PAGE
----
Cancer - bronchial adenoma
Cancer - bronchial adenoma
Last revised: December 3, 2007
by Martin A. Harms, M.D.
Armenian Medical Network

Alternative names
Bronchial gland tumors; Mucous Gland Adenoma; Bronchial carcinoid tumors; Adenocarcinoma of the bronchus; Bronchial adenoma

A bronchial adenoma is a glandular tumor in the trachea or large bronchi (the large airways of the lung) that usually causes obstruction of the airway. Although the term bronchial adenoma classically refers to a benign tumor of the airway, also known as a mucous gland adenoma, it is often misapplied to malignant tumors such as carcinomas and carcinoids of the airways.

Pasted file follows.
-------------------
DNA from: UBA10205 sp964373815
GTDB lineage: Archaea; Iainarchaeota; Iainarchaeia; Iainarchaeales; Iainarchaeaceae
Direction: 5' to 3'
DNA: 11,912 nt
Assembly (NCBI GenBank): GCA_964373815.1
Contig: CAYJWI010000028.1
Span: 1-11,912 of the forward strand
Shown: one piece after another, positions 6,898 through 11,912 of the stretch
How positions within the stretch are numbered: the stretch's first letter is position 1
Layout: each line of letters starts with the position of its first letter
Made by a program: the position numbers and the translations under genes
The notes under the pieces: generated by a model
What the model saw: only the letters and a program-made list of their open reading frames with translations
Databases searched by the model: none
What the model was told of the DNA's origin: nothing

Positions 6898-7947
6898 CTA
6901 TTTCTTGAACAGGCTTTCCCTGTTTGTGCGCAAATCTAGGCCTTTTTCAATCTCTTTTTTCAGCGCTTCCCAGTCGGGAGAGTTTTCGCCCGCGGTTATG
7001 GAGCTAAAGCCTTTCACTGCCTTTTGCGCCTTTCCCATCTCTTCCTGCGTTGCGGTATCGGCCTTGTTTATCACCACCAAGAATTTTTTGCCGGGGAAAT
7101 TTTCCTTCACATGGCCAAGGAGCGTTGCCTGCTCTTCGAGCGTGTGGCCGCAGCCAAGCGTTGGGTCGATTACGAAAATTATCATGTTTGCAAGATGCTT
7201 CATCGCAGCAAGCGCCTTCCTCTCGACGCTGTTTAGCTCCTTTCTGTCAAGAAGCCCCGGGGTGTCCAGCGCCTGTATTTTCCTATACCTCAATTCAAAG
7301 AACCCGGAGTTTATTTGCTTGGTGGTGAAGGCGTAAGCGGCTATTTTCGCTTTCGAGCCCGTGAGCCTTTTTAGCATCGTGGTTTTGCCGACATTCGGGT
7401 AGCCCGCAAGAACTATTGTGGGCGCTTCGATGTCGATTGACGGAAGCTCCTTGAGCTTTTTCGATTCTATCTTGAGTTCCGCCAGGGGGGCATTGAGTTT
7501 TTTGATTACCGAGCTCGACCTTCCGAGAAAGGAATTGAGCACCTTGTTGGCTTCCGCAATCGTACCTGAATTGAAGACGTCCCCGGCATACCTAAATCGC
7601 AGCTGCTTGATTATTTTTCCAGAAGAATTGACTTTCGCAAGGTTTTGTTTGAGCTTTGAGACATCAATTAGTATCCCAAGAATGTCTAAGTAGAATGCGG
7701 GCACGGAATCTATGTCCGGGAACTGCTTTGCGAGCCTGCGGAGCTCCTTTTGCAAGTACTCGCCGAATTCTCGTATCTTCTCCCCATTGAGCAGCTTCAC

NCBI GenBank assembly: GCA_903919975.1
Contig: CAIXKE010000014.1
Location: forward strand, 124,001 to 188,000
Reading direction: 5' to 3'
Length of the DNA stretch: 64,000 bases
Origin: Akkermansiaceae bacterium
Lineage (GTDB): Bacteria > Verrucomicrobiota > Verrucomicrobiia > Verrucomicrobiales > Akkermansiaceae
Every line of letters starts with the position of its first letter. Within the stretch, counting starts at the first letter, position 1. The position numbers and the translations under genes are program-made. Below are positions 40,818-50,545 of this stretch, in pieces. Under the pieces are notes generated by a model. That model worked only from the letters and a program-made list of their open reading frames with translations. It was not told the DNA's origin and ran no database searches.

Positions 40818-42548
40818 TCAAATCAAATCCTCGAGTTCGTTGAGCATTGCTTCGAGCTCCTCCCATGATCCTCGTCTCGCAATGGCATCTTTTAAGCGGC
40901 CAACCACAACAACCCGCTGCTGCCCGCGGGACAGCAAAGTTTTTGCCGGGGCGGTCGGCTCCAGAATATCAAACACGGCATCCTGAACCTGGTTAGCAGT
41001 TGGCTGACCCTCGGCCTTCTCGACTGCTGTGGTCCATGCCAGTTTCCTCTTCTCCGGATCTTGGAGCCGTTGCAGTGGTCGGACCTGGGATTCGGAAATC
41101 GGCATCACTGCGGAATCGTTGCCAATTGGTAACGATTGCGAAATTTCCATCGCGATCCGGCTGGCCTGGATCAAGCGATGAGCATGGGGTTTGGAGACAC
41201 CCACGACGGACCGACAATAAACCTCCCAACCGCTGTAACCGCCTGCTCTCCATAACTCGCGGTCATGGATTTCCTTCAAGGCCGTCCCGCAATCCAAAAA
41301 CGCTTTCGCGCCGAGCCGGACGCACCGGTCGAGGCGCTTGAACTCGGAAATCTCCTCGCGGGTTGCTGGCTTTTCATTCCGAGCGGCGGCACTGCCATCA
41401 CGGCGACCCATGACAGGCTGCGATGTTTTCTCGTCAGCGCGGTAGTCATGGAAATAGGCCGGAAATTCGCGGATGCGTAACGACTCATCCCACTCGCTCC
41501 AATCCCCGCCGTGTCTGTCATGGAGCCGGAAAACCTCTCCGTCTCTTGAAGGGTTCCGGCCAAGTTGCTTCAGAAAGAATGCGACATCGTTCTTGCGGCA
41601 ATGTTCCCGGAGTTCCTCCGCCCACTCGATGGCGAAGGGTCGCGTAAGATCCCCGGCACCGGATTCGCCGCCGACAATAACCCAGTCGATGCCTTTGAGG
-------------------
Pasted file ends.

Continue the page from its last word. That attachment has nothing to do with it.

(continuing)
Causes, incidence, and risk factors
These tumors grow slowly and rarely metastasize (spread). The cause is unknown. There is a tendency of this type of tumor to cause bleeding or obstruction of a lung or lung lobe.


bloody sputum



recurrent pneumonia

slowly resolving pneumonia

collapse of a lung lobe or segment

cough lasting more than 6 weeks.

Additional symptoms that may be associated with this disease:

skin blushing/flushing (see carcinoid syndrome)

Signs and tests


chest X-ray may show a single lung nodule or pneumonia in one segment or lobe of the lung

Surgical or endoscopic removal of the tumor is the standard treatment.

Expectations (prognosis)
Surgery usually results in a complete cure.



airway obstruction


spreading of the tumor to regional lymph nodes (very rare)

Calling your health care provider

bleeding (hemoptysis)

breathing difficulty

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